Cynthia Dwork, Moritz Hardt, Toniann Pitassi, Omer Reingold, Rich Zemel
"Fairness Through Awareness" is an approach to fairness in classification, where the goal is to prevent discrimination against protected population subgroups in classification systems while simultaneously preserving utility for the party carrying out the classification (eg, an advertiser, bank, or admissions committee). We argue that a classification is fair only when individuals who are similar with respect to the classification task at hand are treated similarly, and this in turn requires understanding of sub-cultures of the population. In consequence, hiding information from a classifying algorithm can result in less fairness (and less utility): "privacy" does not yield fairness.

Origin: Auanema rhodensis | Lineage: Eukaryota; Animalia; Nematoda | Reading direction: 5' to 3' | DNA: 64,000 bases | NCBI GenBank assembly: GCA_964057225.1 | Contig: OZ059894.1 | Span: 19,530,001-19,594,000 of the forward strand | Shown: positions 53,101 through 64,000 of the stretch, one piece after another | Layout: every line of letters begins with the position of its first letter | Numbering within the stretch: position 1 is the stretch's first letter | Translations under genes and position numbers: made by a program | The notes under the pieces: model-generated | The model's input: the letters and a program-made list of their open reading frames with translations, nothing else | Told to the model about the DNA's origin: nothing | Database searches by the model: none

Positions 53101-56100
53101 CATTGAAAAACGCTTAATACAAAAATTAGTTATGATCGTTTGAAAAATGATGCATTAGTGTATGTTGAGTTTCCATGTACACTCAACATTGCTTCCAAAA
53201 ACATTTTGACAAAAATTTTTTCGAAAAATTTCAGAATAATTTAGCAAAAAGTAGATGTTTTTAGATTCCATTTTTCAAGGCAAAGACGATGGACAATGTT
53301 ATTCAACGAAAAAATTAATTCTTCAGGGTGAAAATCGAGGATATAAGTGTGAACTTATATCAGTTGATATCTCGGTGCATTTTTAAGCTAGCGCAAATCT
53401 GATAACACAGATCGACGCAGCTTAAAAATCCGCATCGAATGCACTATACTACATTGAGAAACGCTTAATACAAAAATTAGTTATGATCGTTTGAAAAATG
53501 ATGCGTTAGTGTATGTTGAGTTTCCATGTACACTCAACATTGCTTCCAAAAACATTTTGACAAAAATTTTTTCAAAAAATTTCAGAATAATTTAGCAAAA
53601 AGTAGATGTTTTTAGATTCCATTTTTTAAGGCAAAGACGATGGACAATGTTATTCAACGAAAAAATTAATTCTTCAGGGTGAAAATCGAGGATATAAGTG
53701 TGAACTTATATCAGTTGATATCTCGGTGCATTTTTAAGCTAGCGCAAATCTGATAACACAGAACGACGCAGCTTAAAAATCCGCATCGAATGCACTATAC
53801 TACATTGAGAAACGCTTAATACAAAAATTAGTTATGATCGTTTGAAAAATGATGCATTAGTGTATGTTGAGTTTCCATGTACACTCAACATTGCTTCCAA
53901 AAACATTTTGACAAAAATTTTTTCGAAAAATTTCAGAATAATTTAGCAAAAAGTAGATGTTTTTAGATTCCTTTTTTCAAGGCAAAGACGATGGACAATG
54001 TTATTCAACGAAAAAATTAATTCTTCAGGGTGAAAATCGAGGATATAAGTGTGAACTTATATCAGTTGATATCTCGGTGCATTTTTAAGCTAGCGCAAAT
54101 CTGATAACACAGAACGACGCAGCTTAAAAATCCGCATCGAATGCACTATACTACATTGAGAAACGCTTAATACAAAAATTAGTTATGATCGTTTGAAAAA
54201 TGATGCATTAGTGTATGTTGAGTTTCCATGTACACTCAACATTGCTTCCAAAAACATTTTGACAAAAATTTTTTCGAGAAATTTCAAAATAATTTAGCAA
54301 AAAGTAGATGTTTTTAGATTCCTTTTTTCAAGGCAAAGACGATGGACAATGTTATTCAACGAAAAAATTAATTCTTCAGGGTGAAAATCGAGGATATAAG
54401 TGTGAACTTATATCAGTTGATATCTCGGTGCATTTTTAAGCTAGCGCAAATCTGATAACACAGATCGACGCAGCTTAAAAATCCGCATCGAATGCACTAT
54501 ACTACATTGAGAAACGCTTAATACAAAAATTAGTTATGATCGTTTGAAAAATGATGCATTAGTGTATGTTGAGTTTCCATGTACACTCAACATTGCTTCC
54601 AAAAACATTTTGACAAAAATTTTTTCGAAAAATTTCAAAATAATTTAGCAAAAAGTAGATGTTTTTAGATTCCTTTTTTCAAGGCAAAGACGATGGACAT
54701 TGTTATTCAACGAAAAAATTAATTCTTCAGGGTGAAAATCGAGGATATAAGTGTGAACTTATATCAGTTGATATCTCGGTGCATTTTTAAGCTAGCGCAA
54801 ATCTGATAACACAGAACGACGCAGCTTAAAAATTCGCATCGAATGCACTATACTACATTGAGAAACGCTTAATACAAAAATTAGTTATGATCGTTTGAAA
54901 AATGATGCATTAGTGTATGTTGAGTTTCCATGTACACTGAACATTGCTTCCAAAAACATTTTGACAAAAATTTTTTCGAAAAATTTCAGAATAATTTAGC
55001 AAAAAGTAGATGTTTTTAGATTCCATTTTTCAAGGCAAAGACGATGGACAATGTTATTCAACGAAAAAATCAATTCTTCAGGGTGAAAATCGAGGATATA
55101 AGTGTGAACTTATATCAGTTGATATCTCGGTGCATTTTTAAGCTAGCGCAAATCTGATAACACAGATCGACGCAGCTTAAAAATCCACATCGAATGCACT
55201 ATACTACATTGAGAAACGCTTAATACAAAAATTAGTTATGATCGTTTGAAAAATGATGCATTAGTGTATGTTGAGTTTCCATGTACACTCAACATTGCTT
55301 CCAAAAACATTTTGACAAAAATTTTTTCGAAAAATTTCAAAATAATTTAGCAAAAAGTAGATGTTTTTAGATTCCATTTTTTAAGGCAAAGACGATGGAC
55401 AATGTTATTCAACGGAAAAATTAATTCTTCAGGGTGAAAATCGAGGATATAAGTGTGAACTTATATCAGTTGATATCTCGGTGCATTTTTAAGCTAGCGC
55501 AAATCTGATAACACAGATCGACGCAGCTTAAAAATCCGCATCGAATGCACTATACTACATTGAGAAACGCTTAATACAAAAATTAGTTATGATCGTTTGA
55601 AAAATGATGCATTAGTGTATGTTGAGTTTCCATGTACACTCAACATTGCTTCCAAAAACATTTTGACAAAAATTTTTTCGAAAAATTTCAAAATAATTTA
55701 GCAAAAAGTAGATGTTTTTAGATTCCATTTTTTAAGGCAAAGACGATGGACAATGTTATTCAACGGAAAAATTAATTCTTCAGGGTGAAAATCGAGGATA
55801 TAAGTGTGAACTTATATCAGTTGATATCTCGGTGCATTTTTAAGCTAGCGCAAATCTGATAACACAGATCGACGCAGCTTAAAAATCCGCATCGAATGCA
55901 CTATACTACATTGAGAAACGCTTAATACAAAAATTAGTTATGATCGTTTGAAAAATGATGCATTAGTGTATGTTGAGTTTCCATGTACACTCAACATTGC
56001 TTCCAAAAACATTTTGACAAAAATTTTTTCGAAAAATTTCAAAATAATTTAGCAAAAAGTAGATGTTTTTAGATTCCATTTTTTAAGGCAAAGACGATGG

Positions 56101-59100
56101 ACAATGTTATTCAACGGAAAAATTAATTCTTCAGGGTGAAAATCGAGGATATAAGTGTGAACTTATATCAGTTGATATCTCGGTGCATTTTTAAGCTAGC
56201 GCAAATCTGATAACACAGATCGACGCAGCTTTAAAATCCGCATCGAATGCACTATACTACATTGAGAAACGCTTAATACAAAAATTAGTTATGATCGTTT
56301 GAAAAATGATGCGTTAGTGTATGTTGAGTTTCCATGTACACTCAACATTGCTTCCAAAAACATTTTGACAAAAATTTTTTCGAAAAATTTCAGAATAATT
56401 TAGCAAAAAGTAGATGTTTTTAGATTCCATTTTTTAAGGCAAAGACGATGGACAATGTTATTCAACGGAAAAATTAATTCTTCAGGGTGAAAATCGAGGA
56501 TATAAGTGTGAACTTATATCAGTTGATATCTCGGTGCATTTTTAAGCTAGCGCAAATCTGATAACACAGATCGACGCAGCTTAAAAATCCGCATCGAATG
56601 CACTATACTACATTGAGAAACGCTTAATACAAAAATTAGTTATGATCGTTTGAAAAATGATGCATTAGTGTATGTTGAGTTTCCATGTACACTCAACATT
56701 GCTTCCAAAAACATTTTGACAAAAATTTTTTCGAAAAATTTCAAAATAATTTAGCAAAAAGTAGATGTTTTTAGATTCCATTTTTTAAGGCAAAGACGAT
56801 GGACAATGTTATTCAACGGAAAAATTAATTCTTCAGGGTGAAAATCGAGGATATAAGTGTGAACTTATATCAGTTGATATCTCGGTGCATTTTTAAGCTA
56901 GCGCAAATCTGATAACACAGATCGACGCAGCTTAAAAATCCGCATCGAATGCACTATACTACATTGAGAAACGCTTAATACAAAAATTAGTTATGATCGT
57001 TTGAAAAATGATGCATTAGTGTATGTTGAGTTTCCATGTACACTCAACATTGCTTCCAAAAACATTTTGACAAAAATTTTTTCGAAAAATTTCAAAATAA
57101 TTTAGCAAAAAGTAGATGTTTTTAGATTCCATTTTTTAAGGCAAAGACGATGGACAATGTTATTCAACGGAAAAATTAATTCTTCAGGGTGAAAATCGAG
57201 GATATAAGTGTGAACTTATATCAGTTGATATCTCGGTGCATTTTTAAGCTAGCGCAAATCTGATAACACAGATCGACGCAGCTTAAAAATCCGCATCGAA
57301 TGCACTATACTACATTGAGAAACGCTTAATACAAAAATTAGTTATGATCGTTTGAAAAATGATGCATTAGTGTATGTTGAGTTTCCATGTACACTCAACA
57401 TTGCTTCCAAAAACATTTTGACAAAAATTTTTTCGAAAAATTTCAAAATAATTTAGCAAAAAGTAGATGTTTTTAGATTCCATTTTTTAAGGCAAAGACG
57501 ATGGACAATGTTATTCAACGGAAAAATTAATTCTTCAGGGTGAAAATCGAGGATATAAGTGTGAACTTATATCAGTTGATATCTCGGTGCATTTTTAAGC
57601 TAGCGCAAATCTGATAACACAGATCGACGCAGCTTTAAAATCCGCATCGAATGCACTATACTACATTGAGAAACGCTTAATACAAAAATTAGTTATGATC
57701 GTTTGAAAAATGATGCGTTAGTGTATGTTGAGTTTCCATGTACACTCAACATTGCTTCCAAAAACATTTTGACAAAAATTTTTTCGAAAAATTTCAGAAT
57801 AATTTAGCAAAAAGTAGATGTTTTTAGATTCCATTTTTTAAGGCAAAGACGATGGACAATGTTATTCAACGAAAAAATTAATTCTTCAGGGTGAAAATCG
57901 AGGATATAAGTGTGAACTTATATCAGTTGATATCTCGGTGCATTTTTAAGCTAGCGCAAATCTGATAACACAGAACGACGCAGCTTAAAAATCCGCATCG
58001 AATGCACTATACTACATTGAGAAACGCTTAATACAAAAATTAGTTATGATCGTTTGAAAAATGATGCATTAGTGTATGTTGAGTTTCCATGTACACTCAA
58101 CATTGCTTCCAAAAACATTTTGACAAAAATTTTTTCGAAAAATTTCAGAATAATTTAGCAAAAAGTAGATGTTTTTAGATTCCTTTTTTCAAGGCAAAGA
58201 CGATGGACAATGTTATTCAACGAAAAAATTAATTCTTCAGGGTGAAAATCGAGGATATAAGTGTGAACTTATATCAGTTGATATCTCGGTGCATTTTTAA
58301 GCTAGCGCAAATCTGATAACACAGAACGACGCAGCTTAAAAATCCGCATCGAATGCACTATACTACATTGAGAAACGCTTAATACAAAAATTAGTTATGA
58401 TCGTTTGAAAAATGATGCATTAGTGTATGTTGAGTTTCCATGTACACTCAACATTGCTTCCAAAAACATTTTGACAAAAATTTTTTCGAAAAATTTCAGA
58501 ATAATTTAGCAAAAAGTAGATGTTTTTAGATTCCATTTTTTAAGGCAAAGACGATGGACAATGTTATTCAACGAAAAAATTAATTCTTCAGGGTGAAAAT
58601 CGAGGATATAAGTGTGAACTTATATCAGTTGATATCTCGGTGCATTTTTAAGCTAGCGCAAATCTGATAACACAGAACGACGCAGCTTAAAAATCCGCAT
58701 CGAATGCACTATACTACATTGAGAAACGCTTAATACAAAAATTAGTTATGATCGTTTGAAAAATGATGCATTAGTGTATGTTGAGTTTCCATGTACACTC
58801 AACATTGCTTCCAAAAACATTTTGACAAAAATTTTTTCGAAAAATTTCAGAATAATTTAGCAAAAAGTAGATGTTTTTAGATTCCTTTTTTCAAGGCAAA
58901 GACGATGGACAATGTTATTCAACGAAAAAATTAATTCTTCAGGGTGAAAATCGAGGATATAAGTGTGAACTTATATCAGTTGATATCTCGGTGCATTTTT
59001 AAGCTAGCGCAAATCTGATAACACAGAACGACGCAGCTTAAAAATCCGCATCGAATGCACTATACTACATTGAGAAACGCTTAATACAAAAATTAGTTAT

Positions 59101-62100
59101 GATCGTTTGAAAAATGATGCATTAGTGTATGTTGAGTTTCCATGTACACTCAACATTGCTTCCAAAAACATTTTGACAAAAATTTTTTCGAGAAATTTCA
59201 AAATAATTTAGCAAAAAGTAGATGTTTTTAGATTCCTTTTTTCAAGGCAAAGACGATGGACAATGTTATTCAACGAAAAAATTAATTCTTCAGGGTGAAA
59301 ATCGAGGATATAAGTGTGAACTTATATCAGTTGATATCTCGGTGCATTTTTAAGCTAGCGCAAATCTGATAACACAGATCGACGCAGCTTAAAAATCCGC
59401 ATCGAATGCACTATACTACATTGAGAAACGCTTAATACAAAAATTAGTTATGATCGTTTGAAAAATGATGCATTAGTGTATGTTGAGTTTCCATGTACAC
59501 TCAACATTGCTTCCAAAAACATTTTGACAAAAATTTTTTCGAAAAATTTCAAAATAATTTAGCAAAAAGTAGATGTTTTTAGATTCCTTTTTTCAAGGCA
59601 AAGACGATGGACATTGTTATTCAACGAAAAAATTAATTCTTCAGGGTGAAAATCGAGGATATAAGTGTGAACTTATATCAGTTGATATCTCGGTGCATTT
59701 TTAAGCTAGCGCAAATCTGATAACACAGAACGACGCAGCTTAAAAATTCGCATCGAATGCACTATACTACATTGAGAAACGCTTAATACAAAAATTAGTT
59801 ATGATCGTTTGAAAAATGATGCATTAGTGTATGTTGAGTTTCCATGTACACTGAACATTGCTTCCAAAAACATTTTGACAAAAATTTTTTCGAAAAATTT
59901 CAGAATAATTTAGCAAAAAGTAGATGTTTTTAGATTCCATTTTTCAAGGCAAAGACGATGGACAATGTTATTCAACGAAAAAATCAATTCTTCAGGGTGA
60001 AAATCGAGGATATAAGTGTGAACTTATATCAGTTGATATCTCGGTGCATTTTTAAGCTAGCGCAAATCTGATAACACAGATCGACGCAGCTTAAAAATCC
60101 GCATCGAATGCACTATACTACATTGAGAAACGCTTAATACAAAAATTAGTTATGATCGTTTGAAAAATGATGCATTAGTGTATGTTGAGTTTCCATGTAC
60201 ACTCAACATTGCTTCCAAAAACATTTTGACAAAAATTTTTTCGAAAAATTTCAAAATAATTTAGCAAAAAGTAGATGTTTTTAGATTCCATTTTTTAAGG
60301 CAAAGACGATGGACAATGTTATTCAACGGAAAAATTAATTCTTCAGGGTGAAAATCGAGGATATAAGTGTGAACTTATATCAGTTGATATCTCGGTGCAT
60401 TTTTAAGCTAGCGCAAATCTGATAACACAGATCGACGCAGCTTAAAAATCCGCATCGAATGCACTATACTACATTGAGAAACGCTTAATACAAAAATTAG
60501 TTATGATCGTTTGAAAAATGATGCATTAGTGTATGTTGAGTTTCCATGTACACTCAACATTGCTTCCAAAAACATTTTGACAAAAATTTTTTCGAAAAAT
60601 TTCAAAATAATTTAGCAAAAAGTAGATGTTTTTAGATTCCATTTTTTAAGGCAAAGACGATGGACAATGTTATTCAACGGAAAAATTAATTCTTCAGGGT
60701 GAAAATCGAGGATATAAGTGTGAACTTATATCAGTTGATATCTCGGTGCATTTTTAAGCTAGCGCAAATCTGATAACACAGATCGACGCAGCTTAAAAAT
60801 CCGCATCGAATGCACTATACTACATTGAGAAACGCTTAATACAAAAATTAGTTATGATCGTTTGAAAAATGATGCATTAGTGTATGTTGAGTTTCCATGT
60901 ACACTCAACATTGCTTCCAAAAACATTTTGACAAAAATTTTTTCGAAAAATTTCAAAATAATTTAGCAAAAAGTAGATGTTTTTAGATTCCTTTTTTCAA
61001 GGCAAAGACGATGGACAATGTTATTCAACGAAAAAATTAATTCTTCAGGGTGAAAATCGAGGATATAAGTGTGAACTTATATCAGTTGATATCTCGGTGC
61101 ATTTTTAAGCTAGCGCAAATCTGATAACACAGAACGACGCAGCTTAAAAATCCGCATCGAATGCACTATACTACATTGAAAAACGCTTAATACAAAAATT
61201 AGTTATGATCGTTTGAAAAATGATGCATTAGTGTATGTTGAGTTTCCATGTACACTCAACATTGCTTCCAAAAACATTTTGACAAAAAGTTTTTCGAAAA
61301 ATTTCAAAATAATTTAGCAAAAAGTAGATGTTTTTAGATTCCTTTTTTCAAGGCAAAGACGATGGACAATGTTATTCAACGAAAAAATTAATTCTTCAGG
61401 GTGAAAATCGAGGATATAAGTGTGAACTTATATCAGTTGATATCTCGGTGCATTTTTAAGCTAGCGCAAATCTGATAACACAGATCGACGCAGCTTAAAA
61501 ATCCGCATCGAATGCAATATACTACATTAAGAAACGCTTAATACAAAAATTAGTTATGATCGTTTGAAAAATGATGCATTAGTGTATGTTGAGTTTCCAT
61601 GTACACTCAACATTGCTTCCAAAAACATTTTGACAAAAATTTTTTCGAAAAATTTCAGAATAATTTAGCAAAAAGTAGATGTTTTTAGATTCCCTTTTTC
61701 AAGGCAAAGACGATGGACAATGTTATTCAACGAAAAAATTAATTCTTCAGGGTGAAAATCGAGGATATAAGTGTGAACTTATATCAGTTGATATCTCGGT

We obtain a computational solution that, given a similarity metric defining, for each pair of individuals, their similarity with respect to the given classification task, achieves our fairness goals. The metric should represent ground truth, but how can it be obtained? Can learning help?
We also discuss the crescendo of calls for "comprehensible" or "interpretable" classifiers that "explain" individual classifications, and suggest a new desideratum, which we call "negotiability," as a direction for future research.